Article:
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Best value with cancer drugs

The cost of anticancer drugs is always controversial but using the drugs more intelligently and effectively could help to make the budget stretch


The cost of anticancer drugs is always controversial but using the drugs more intelligently and effectively could help to make the budget stretch


Christine Clark PhD FRPharmS FCPP(Hon)
Editor, HPE
The quest for ‘clinical and cost-effectiveness’ has become a guiding principle of the NHS. Funding for cancer drugs is a frequent headline topic as new and more expensive drugs arrive on the scene every few months. Although there has been much discussion of how to make cancer drugs more affordable, one area that is rarely mentioned is the matter of ensuring that the majority of the dose is absorbed – surely a fundamental pharmaceutical issue when oral dosage forms are used. A number of oral anticancer drugs are poorly absorbed in the fasting state but well-absorbed if taken with food. Nevertheless, they are labelled to be taken fasting, thus ensuring that the majority of the dose is flushed down the toilet. Mark Ratain, a pharmacologist and oncologist from Chicago, has argued the case powerfully (see HPE 72). He did so again as the keynote speaker at HPE LIVE in September.
A prime example is abiraterone. In August, the National Institute for Health and Care Excellence proposed to reject abiraterone for patients with metastatic, hormone-relapsed prostate cancer not previously treated with chemotherapy because, at a cost per QALY of nearly £47,000, it was not cost-effective. The calculation is based on a dose of abiraterone of 1000mg per day, costing £3000 per month. The label stipulates that abiraterone be taken on an empty stomach, although the bioavailability in this circumstance is only 5–10%.
The simple expedient of taking abiraterone with a meal can increase its absorption by five- to tenfold. Indeed, a study is now underway to compare the effects of the standard 1000mg dose, taken fasting, with a 250mg dose taken with food. If this is effective – and there seems no reason why it should not be – then the cost of the drug would fall to £750.00 per month and the cost per QALY would fall dramatically.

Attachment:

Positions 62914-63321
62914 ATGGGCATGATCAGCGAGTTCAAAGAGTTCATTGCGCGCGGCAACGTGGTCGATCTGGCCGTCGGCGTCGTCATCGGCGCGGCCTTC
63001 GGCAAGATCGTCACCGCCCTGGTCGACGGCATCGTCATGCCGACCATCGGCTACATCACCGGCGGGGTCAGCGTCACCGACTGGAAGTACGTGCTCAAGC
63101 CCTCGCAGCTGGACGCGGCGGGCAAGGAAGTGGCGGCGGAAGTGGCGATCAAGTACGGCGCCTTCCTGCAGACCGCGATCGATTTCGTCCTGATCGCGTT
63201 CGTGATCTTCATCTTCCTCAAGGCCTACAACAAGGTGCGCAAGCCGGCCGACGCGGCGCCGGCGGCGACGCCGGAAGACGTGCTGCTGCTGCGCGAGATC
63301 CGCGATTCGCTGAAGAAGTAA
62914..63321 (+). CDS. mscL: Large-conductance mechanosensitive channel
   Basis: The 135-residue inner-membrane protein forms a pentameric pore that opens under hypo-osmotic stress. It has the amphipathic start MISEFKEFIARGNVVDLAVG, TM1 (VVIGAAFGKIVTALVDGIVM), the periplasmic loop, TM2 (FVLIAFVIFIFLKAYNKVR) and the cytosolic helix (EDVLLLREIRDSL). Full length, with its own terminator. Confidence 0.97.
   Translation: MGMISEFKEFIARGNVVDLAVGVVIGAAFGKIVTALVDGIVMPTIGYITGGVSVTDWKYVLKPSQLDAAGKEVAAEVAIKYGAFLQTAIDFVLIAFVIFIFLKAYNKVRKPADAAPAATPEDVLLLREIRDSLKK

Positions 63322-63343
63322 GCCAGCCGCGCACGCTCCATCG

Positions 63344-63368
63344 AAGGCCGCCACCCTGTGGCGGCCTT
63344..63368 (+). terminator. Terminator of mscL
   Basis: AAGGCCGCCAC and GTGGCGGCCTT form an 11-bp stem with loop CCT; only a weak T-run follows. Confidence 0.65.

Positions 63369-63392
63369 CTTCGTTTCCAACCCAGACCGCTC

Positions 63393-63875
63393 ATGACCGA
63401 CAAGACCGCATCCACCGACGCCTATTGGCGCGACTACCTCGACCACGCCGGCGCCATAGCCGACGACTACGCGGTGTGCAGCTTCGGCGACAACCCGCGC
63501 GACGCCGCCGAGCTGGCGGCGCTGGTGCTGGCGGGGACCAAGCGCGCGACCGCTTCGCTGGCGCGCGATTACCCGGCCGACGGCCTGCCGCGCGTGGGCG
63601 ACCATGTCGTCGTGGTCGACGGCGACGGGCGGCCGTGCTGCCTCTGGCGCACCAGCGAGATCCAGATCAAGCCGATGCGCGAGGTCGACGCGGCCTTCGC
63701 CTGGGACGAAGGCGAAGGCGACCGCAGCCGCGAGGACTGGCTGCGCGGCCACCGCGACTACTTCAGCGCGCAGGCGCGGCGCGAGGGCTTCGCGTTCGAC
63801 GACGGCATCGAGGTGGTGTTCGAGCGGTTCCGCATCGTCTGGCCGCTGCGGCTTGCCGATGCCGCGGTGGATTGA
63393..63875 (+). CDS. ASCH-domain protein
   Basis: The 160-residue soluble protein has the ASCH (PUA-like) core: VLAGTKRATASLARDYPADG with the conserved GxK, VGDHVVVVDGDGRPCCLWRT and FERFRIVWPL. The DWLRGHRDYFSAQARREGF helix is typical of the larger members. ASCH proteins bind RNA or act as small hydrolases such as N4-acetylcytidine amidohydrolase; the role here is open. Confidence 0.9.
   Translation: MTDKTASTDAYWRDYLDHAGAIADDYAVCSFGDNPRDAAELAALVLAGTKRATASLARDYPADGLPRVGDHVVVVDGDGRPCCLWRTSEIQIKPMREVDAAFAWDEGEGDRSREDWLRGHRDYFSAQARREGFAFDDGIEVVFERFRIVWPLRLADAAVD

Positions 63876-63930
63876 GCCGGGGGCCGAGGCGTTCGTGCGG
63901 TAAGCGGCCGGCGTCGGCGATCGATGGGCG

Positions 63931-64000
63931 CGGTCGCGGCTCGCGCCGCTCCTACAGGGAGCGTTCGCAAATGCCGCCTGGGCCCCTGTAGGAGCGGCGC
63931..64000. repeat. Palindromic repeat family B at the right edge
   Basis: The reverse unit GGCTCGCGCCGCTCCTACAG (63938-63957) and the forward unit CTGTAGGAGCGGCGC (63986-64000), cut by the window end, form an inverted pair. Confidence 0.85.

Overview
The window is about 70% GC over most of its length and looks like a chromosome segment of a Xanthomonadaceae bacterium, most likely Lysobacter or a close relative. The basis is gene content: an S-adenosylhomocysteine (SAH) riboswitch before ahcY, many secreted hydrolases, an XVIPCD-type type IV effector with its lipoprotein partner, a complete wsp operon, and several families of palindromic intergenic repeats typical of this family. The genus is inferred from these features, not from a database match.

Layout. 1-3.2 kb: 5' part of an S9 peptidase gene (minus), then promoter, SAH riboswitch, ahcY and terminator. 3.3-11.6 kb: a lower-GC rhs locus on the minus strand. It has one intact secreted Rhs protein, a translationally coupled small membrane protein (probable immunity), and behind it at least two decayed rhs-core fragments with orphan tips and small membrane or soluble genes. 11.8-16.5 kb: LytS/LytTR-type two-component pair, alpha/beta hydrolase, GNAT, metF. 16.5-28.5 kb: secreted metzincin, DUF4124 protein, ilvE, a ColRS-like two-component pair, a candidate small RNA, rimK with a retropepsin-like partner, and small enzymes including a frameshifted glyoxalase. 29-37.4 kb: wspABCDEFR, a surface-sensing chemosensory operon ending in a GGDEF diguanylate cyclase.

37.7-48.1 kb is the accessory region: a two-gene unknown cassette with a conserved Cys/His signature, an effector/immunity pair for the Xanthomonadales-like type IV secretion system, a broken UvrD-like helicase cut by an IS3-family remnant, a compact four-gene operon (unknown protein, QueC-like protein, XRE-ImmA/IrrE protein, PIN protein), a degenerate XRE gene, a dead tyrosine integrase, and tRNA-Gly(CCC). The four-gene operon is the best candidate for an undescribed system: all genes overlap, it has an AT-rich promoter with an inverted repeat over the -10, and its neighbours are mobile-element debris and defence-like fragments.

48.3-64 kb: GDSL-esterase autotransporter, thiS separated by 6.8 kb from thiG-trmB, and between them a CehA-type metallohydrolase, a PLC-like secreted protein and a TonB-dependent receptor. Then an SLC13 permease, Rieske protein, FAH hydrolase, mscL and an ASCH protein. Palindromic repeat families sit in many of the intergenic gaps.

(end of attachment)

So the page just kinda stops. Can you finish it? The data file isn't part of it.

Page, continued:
Why is this not done anyway? Because this would amount to off-label prescribing with all the associated liability issues. The drug is labelled to be taken fasting to reflect the way it was given in trials. The implied assumption here is that it is better to achieve reliable, low absorption rates than high rates of absorption that might be more variable. Although, as Ratain has noted, there is considerable variability in absorption even when the drug is taken fasting. However, this strategy is not without risk – inadvertent ingestion of food during the critical interval could lead to greater absorption of the drug with the risk of unwanted effects. But why pay for about 90% of the dose to go down the toilet? This really does not pass the common-sense test.
A quick trawl round the internet shows that patients – especially those who have to pay for their medicines – are very much aware of the issues. Some have independently reduced their doses of abiraterone and started taking them with food.
What seems to have happened here is a demonstration of the law of unintended consequences. What is now needed is a new approach to the licensing of oral anticancer drugs to take account of the effects of food on bioavailability. We must hope that the current randomised trial (of low-dose abiraterone with food vs labelled dose) will be the first of many.
Drug absorption and bioavailability are bread and butter to pharmacists, and effective use of oral anticancer agents is a cause that deserves our enthusiastic support both in the interests of safeguarding patients’ welfare and the quest for ‘clinical and cost-effectiveness’.

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